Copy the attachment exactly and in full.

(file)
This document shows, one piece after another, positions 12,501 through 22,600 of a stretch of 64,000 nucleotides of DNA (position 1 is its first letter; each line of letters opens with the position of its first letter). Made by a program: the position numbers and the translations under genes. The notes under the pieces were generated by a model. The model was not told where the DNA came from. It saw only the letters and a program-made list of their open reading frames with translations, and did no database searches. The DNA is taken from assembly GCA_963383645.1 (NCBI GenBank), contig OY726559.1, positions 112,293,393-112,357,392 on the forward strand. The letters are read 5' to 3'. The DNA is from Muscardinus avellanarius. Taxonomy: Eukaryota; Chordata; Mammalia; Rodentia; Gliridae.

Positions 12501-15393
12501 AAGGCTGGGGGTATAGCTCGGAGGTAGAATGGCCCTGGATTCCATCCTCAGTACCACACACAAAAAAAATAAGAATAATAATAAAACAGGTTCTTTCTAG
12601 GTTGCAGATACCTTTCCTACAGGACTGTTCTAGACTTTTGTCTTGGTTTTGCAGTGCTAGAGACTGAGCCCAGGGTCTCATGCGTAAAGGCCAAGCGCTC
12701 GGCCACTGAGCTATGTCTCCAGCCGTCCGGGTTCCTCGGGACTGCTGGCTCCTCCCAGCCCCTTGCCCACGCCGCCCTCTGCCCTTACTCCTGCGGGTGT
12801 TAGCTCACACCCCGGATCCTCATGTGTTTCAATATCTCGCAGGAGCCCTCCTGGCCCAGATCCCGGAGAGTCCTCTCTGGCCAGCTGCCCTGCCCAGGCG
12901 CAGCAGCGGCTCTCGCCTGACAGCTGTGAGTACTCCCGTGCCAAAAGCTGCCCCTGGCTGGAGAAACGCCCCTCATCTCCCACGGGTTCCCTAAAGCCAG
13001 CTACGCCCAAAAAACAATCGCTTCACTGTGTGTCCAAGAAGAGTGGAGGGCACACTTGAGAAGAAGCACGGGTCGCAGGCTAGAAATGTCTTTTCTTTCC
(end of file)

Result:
This document shows, one piece after another, positions 12,501 through 22,600 of a stretch of 64,000 nucleotides of DNA (position 1 is its first letter; each line of letters opens with the position of its first letter). Made by a program: the position numbers and the translations under genes. The notes under the pieces were generated by a model. The model was not told where the DNA came from. It saw only the letters and a program-made list of their open reading frames with translations, and did no database searches. The DNA is taken from assembly GCA_963383645.1 (NCBI GenBank), contig OY726559.1, positions 112,293,393-112,357,392 on the forward strand. The letters are read 5' to 3'. The DNA is from Muscardinus avellanarius. Taxonomy: Eukaryota; Chordata; Mammalia; Rodentia; Gliridae.

Positions 12501-15393
12501 AAGGCTGGGGGTATAGCTCGGAGGTAGAATGGCCCTGGATTCCATCCTCAGTACCACACACAAAAAAAATAAGAATAATAATAAAACAGGTTCTTTCTAG
12601 GTTGCAGATACCTTTCCTACAGGACTGTTCTAGACTTTTGTCTTGGTTTTGCAGTGCTAGAGACTGAGCCCAGGGTCTCATGCGTAAAGGCCAAGCGCTC
12701 GGCCACTGAGCTATGTCTCCAGCCGTCCGGGTTCCTCGGGACTGCTGGCTCCTCCCAGCCCCTTGCCCACGCCGCCCTCTGCCCTTACTCCTGCGGGTGT
12801 TAGCTCACACCCCGGATCCTCATGTGTTTCAATATCTCGCAGGAGCCCTCCTGGCCCAGATCCCGGAGAGTCCTCTCTGGCCAGCTGCCCTGCCCAGGCG
12901 CAGCAGCGGCTCTCGCCTGACAGCTGTGAGTACTCCCGTGCCAAAAGCTGCCCCTGGCTGGAGAAACGCCCCTCATCTCCCACGGGTTCCCTAAAGCCAG
13001 CTACGCCCAAAAAACAATCGCTTCACTGTGTGTCCAAGAAGAGTGGAGGGCACACTTGAGAAGAAGCACGGGTCGCAGGCTAGAAATGTCTTTTCTTTCC